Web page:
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Comments

  1. The value of transfer partners is one very important consideration for many customers. And for a card issued in the US, very hard to believe they don’t even have a US airlines partner. For the general American cardholders, I don’t think many of them have very strong intent to accumulate any of the listed airlines miles, unless you have very specific long-term travel partner to a certain country, e.g. European immigrants who go back to Euro very frequently and would like to redeem for Air France.

    So why I should signup for this card, whenever “I” know most of my family travels are within the US (including Hawaii), and most likely, we fly UA, AA, Delta, SW, JetBlue, etc?

    1.4:1 transfer rate, not 1, gives me a very bad impression that this bank is not generous enough to offer me the most values (Definitely not like Chase, who is generous and makes everything straightforward to understand in terms of using my reward.)

  2. For bloggers, every card for which they have an affiliate link is at least a “good” card!

  3. All of the points you made are very valid but you missed one which I think undermines Barclay’s credibility which is the fact that this product is marketed under the Arrival banner with an earning of 2 miles per dollar on all spend plus the ability for bonus miles with certain spend threshold yet transfers to airline partners at a less than 1 to 1 rate. As such, Barclay’s who has for years with their arrival product been trying to convince people that their arrival product with 2 miles is so much better than an airline credit card that earns 1 mile per dollar now is effectively saying that the miles earned on this card are worth less than an airline mile. As such, it confuses their target audience who was led to believe that these miles were equal to airline miles in value and had additional flexibility. They instead should have come up with a new product line not associated with the Arrival brand and marketed the earnings as points instead which would have likely changed the perception of potential cardholders. Add on top the points you mentioned about no signup bonus which reduces an individuals impulse to apply for the card immediately since the offer doesn’t change depending on when they apply and I would guess that this card is underperforming their expectations.

    Also, the threshold for additional bonus points ends at $25k in spend which encourages cardmembers to move spend to another card after this spend since they are effectively earning less. They should have taken a page out of the American Express playbook and offered bonus points until at least $50k in spend.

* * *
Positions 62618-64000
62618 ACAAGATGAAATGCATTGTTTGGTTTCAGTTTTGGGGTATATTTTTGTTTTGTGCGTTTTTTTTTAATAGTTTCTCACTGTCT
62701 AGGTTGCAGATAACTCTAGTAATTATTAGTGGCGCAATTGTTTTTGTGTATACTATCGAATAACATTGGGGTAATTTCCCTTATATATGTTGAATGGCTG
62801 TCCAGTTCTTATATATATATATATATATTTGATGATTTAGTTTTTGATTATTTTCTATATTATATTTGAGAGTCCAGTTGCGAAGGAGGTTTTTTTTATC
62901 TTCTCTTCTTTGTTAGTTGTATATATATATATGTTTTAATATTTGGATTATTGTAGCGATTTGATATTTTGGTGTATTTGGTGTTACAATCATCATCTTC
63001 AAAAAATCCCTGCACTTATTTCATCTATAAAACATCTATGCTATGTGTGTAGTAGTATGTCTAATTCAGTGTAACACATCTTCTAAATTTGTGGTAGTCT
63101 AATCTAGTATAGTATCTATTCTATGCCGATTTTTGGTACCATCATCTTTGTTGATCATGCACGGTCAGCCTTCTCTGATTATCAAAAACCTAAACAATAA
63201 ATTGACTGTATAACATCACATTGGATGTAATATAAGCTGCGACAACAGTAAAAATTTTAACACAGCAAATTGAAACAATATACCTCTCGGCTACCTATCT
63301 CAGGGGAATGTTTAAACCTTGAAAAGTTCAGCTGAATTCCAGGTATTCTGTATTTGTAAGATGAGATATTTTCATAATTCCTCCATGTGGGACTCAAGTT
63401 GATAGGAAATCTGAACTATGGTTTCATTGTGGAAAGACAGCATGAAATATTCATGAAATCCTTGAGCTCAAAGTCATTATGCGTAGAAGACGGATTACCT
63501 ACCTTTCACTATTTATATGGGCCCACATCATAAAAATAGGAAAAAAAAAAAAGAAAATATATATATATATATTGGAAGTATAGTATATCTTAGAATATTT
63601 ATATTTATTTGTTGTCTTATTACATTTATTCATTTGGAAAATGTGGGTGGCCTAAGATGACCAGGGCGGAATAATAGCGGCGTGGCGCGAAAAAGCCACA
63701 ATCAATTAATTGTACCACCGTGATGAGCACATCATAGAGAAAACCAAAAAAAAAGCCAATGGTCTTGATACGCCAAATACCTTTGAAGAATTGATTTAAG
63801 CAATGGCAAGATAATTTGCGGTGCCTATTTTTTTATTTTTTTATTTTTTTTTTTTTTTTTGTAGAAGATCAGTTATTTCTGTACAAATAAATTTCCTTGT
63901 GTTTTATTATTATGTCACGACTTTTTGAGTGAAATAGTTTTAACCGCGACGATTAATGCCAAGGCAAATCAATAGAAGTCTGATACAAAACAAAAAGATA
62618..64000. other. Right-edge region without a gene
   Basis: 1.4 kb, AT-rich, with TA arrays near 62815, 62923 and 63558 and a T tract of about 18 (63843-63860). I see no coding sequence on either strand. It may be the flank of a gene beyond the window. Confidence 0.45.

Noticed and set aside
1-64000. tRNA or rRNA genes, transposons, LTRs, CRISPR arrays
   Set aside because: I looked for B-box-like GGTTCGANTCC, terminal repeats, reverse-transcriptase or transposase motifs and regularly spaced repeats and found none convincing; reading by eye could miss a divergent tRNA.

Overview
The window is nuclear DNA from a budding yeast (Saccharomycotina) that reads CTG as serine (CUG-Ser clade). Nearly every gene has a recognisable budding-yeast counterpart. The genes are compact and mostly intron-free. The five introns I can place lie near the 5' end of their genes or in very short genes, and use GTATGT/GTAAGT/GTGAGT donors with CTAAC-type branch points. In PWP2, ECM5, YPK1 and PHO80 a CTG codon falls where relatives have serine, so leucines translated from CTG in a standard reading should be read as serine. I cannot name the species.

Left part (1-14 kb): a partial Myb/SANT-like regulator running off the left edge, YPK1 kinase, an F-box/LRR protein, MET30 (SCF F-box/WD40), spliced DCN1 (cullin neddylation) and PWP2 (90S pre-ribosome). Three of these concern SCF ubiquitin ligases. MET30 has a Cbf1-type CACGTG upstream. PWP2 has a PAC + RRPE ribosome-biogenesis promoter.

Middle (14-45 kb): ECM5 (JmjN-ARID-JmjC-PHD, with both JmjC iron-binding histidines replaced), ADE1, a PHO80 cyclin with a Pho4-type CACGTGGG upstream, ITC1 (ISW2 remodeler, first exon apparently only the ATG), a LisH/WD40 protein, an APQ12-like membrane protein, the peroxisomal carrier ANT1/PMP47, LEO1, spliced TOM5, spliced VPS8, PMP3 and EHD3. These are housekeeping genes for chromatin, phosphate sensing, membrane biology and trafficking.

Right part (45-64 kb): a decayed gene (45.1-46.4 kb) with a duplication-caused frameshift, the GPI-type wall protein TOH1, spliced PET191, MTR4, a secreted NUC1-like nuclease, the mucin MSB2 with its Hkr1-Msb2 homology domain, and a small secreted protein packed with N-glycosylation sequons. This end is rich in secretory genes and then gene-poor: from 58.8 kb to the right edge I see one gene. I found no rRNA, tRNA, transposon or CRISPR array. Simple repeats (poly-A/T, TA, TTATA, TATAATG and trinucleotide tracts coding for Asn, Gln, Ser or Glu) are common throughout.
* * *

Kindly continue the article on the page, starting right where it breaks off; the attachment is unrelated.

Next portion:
Lastly, as you mentioned there are very few cards at this annual fee price point which makes it difficult to attract consumers who have been conditioned to expect annual fees just south of $100 or in the $400 to $550 range so they lose a lot of their target audience. They would have been better off adding a few extra perks to the card, charging a $450 annual fee with a $300 statement credit per card membership year for travel instead because there would be some breakage of the $300 fee depending on how they designed it which could fund those additional perks.

  4. The issue I see is that even with no signup bonus, what value proposition does it bring to one’s wallet? The Japan Airlines program is good for Emirates bookings, but is it good for anything else? The Etihad program also has some uses, yes, and one can build up a balance at places that do not accept AMEX. Even for the more commonly used Air France program, one can already transfer in points from AMEX, Chase, and Citi. The points that this card earns are less versatile than UR, MR, TY points, as most of the other programs that they can transfer to are nothing special or worthless, and one can already transfer into said programs with TY points. Even if one were to want to focus on these programs, it would only be feasible to build up a balance in these programs by using this card in conjunction with a TY accruing card, like a Chase FU card in combination with a Sapphire Reserve or Preferred. I’m not willing to completely write off this card as of yet, because it has the potential to be somewhat compelling. All it needs are some more compelling transfer partners, preferably ones that are exclusive to the card. A signup bonus would also be a nice addition as well but I’d rather see a focus on the former since even with a bucketload of points, if they are not useful, then I’d say why bother accruing them…

  5. Gary,

    You make some decent points, but here are some issues

    1) No US transfer partners means that you can “top off” an account where you are already earning miles through normal flying. AA should really be a transfer partner for this program.

    2) As you point out, without a sign up bonus, it takes a while to earn enough points to be able to book a trip

    3) The annual fee is too high

    4) It is a 2-3% cashback card. Many cashback cards (Double Cash, PayPal, Discover It with Cashback Match) offer 2% or more, have no annual fee and are more flexible.

    5) The old Arrival Plus gave you the kicker on travel redemptions, which was useful

    JC makes a good point – the original Arrival made the claim that travel rebates were more flexible than actual miles. Which is true. To really capture that, make a bigger move. Do something like pay 4 points per dollar spent and add some unique travel perks while charging a $500 annual fee. Also add a sign up bonus.

  6. I have the original Arrival car, have had it for 3 or 4 yrs after downgrading from the Arrival+. Any likelihood I could qualify for this new card and the bonus? I presume my other option is to upgrade to it if I really wanted it. Thoughts? Thanks

  7. Part of the problem here is that it not only takes quite a while to make enough points to be of value, but it also depends upon the reliability of Barclays. I had an original Arrival Plus and I still remember getting hooked and after about a year suddenly being faced with a points downgrade in earnings. It’s difficult to commit to a card that requires long term spending, and then the bank can devalue at any time, and has a history of doing so–especially in the same card family.

  8. For those folks complaining of no US transfer partners, remember that Etihad Guest miles can be used to book AA flights. And at very good rates. Domestic AA flights too.